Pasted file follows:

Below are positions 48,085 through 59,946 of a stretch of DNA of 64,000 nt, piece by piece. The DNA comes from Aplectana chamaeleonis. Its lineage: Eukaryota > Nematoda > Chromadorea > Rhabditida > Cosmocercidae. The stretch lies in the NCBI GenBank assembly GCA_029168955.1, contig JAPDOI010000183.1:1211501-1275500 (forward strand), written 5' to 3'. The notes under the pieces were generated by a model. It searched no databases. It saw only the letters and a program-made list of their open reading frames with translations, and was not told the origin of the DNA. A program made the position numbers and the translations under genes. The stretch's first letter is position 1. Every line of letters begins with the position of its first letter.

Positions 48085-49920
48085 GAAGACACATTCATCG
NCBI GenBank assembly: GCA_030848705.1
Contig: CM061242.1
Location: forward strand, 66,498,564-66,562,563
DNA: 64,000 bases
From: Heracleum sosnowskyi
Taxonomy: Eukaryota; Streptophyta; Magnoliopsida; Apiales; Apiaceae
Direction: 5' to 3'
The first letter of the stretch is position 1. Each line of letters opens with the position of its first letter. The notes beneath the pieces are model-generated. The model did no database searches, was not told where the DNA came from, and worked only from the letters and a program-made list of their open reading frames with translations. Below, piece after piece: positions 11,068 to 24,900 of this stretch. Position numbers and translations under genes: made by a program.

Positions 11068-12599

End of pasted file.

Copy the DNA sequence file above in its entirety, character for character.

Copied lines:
Below are positions 48,085 through 59,946 of a stretch of DNA of 64,000 nt, piece by piece. The DNA comes from Aplectana chamaeleonis. Its lineage: Eukaryota > Nematoda > Chromadorea > Rhabditida > Cosmocercidae. The stretch lies in the NCBI GenBank assembly GCA_029168955.1, contig JAPDOI010000183.1:1211501-1275500 (forward strand), written 5' to 3'. The notes under the pieces were generated by a model. It searched no databases. It saw only the letters and a program-made list of their open reading frames with translations, and was not told the origin of the DNA. A program made the position numbers and the translations under genes. The stretch's first letter is position 1. Every line of letters begins with the position of its first letter.

Positions 48085-49920
48085 GAAGACACATTCATCG
NCBI GenBank assembly: GCA_030848705.1
Contig: CM061242.1
Location: forward strand, 66,498,564-66,562,563
DNA: 64,000 bases
From: Heracleum sosnowskyi
Taxonomy: Eukaryota; Streptophyta; Magnoliopsida; Apiales; Apiaceae
Direction: 5' to 3'
The first letter of the stretch is position 1. Each line of letters opens with the position of its first letter. The notes beneath the pieces are model-generated. The model did no database searches, was not told where the DNA came from, and worked only from the letters and a program-made list of their open reading frames with translations. Below, piece after piece: positions 11,068 to 24,900 of this stretch. Position numbers and translations under genes: made by a program.

Positions 11068-12599